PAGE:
Still, she had her moments of weakness, and on this warm day of the spring she felt vaguely disappointed with life. Rachael’s hints of divorce had filled her with a real apprehension; she felt a good aunt’s concern at Billy’s reckless course, and a good sister’s disapproval of Clarence and his besetting sin.
But it was not these considerations that darkened her full handsome face as she went up the steps of her big, widespread country mansion; it was some vaguer, more subtle discontent. She had not dressed herself for the sudden warmth of the day, and her heavy flowered hat and trim veil had given her a headache. The blazing sunlight on white steps and blooming flowers blinded her, and when she stepped into the dark, cool hall she could hardly see.
The three girls were there, well-bred, homely girls, in their simple linens: Charlotte, a rather severe type, eyeglassed at eighteen, her thick, light-brown hair plainly brushed off her face and knotted on her neck, was obviously the opposite of everything Billy was; conscientious, intellectual, and conscious of her own righteousness, she could not compete with her cousin in Billy’s field; she very sensibly made the best of her own field. Isabelle was a stout, clumsy girl of sixteen, with a metal bar across her large white teeth, red hair, and a creamy skin. Little Florence was only nine, a thin, freckled, sensitive child, with a shy, unsmiling passion for dogs and horses, and little in common with the rest of the world.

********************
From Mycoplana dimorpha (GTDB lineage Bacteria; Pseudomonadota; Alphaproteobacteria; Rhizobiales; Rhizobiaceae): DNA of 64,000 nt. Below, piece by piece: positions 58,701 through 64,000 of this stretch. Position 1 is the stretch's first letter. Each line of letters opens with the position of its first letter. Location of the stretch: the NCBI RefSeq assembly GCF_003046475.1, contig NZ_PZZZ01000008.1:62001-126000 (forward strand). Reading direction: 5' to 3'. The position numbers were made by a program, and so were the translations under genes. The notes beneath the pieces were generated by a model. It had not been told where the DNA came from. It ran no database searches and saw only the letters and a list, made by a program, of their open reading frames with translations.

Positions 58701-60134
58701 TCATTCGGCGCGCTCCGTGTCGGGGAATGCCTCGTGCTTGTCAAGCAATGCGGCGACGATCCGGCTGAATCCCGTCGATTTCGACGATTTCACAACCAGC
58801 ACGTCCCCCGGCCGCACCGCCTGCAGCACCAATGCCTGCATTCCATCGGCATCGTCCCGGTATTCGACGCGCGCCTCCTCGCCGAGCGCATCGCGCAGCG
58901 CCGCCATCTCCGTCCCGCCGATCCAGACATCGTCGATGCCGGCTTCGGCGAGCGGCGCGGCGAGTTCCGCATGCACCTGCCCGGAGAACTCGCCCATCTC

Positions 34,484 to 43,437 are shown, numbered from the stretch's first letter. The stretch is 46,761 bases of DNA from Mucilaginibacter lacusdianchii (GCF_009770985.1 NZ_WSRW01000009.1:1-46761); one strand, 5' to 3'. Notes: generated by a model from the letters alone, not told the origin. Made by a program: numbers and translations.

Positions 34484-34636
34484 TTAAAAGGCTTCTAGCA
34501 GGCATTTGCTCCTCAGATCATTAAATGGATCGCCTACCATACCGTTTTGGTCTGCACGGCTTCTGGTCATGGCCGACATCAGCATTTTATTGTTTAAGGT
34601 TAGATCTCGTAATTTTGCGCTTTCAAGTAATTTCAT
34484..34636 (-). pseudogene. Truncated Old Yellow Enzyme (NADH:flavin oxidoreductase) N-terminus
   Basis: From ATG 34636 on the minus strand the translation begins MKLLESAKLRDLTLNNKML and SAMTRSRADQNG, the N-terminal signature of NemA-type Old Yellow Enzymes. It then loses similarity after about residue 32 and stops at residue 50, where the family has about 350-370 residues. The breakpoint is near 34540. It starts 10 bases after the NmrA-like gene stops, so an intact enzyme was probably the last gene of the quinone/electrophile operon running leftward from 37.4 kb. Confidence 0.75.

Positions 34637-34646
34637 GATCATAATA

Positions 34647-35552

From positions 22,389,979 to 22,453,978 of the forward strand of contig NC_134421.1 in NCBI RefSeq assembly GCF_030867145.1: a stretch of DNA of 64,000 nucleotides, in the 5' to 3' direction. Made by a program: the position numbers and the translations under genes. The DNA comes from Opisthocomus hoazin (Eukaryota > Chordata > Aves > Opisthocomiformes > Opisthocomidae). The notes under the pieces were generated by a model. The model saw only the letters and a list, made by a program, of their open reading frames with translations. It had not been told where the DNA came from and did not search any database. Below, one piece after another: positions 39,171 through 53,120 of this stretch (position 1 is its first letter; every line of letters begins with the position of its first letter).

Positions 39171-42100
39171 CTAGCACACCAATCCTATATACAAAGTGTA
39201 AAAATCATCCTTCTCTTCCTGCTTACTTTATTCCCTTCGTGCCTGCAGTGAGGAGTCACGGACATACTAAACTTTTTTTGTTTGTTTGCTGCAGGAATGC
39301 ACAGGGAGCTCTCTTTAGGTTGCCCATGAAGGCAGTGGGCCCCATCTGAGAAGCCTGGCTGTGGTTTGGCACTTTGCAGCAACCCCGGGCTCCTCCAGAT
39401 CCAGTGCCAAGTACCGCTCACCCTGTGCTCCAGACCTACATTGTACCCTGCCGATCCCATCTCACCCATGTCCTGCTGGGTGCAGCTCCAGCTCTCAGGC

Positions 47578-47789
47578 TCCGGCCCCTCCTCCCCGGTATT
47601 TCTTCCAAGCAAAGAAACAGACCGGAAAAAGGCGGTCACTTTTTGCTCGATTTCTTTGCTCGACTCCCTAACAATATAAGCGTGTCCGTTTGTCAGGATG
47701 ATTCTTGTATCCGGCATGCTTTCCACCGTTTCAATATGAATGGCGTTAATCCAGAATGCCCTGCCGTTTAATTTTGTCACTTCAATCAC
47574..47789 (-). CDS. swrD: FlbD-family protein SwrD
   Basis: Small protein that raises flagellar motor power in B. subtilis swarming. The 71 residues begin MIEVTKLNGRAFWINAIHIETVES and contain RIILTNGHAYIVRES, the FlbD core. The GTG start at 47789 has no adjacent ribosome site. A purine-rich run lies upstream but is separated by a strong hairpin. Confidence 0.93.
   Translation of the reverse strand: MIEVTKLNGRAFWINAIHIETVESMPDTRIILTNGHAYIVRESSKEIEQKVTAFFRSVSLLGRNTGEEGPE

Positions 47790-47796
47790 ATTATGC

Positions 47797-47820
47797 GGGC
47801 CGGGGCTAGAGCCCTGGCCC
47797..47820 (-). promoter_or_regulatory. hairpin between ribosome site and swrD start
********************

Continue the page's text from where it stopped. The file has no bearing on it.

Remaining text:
Their mother had expected sons in every case, and still felt a little baffled by the fact of her children’s sex. Charlotte proving a girl, she had said gallantly that she must have a little brother “to play with Charlotte.” Isabelle, duly arriving, probably played with Charlotte much more amiably than a brother would have done, and Mrs. Haviland blandly accepted her existence, but in her heart she was far from feeling satisfied. She was, of course, an absolutely competent mother to girls, but she felt that she would have been a more capable and wonderful mother to boys.
More than six years after Isabelle’s birth Florence Haviland began to talk smilingly of “my boy.” “Gardner worships the girls,” she said, with wifely indulgence, “but I know he wants a son—and the girlies need a brother!” A resigned shrug ended the sentence with: “So I’m in for the whole thing again!”
It was said that Mrs. Haviland greeted the news that the third child was a daughter with a mechanically bright smile, as one puzzled beyond all words by perverse event, and that her spoken comment was the single mild ejaculation: “Extraordinary!”